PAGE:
WASHINGTON (Reuters) – Democrats, who won control of the U.S. Congress, said on Sunday they will push to begin withdrawing American troops from Iraq in the next few months but the White House cautioned against fixing timetables.
“First order of business is to change the direction of Iraq policy,” said Sen. Carl Levin, a Michigan Democrat expected to be chairman of the Senate Armed Services Committee in the new Congress that convenes in January.
The Iraqi government must be told that U.S. presence was “not open-ended and that, as a matter of fact, we need to begin a phased redeployment of forces from Iraq in four to six months,” Levin said on ABC’s “This Week.”
President George W. Bush has insisted that U.S. troops would not leave until Iraqis could take over security for their country, and has repeatedly rejected setting a timetable for withdrawal, saying that would only embolden the insurgents.
The White House, however, said that Bush is open to new ideas and the president will meet on Monday with the bipartisan Iraq Study Group that is expected to recommend alternative policies in its final report.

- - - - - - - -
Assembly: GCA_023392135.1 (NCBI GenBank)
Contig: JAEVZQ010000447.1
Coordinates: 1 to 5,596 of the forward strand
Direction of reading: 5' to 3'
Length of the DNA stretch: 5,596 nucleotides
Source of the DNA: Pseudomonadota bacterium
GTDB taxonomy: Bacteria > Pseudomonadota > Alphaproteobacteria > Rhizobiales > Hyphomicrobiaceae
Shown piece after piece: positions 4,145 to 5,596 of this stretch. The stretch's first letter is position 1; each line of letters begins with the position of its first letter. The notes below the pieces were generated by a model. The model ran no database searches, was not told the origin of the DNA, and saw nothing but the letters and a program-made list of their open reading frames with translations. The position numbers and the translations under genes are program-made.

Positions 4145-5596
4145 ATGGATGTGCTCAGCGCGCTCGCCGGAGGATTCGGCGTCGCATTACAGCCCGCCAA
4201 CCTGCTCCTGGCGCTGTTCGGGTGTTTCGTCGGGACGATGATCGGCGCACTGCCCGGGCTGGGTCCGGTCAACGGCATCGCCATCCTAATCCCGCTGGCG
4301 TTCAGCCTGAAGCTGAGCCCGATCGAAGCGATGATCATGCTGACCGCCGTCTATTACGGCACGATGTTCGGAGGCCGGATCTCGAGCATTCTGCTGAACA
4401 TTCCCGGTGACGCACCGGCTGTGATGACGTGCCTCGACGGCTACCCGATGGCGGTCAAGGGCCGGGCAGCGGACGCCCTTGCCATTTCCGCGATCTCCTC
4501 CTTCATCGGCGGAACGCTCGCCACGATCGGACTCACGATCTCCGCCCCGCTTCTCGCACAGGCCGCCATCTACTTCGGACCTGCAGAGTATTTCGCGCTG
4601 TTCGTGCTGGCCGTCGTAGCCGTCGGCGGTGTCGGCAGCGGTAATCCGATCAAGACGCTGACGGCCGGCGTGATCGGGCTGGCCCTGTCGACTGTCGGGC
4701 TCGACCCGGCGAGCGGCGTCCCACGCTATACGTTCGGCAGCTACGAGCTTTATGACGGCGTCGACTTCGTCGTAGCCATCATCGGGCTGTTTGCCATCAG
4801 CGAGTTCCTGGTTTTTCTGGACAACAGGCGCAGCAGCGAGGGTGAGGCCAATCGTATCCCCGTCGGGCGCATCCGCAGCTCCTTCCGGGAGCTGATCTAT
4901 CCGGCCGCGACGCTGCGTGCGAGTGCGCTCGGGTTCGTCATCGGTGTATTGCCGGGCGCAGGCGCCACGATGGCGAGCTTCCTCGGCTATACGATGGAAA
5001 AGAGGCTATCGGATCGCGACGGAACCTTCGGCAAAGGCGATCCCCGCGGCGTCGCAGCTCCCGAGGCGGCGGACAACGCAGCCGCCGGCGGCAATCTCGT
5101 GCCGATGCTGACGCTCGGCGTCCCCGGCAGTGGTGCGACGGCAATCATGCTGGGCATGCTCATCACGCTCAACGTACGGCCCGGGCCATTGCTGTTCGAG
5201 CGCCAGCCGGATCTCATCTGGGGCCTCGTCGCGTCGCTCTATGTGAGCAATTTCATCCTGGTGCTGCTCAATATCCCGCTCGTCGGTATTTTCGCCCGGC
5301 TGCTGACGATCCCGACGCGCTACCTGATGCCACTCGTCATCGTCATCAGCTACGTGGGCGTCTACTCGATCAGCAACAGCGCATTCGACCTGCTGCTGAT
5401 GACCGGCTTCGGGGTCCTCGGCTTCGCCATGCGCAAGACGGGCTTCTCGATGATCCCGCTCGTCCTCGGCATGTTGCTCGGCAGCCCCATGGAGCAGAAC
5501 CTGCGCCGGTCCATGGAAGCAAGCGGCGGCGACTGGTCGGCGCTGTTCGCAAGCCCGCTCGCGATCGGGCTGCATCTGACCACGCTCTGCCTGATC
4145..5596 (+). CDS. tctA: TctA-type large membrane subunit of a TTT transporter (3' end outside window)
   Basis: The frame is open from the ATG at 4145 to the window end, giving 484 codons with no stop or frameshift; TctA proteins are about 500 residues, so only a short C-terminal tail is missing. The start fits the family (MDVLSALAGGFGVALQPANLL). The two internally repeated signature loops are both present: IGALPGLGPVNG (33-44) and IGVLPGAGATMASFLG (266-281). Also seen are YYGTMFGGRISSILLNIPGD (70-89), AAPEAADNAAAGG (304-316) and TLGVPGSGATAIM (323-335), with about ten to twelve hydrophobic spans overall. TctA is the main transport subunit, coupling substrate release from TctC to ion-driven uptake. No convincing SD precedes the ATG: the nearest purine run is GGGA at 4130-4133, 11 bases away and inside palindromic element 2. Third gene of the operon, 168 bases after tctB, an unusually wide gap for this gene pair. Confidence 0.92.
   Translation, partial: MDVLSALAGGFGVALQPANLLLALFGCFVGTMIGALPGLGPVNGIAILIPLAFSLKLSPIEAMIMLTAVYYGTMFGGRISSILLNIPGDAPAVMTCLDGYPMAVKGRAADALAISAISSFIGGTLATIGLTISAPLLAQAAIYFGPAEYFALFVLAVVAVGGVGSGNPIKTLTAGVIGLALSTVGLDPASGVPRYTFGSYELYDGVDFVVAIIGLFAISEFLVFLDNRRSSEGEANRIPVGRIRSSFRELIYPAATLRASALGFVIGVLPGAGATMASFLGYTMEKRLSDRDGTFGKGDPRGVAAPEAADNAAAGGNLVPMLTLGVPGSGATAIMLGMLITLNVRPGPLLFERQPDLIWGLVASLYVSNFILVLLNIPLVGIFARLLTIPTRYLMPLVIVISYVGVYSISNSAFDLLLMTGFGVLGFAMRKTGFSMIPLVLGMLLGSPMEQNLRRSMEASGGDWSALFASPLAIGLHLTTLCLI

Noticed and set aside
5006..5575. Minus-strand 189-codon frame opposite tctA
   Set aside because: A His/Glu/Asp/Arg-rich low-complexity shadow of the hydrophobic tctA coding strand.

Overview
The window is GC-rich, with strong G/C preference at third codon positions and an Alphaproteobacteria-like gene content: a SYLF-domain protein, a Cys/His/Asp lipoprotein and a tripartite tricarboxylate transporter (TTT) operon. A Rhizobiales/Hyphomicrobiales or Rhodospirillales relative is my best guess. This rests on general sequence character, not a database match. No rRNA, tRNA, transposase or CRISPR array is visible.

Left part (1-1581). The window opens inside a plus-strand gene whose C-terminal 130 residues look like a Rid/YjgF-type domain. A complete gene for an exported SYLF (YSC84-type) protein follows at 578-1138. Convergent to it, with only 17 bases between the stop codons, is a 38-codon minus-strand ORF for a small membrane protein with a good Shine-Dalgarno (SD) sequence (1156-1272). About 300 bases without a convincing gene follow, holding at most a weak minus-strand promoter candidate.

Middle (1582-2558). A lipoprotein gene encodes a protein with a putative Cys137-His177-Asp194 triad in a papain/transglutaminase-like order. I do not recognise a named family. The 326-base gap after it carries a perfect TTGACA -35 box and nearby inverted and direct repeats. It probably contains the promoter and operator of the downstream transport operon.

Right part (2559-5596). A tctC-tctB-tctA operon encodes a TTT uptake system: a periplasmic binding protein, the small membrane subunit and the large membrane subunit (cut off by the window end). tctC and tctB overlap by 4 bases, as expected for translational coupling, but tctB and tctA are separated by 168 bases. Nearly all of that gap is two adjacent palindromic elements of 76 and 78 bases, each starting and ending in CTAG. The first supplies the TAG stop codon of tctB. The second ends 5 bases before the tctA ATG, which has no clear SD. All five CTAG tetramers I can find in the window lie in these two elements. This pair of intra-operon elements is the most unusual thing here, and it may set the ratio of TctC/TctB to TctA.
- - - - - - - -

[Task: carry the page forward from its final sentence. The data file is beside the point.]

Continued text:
More than 2,800 American troops have been killed in Iraq since the 2003 U.S.-led invasion and the unpopular war was a key factor in last week’s elections that swept Bush’s Republican Party from power in the Senate and the House of Representatives.
Violence showed no signs of letting up. A suicide bomber killed 35 people at a police recruiting center in Baghdad on Sunday in the bloodiest attack in months against recruits. Four British troops were killed in an attack in Basra.
“We need to redeploy,” Senate Democratic leader Harry Reid of Nevada said on CBS’ “Face The Nation,” adding that the decision should be made by military officers in Iraq.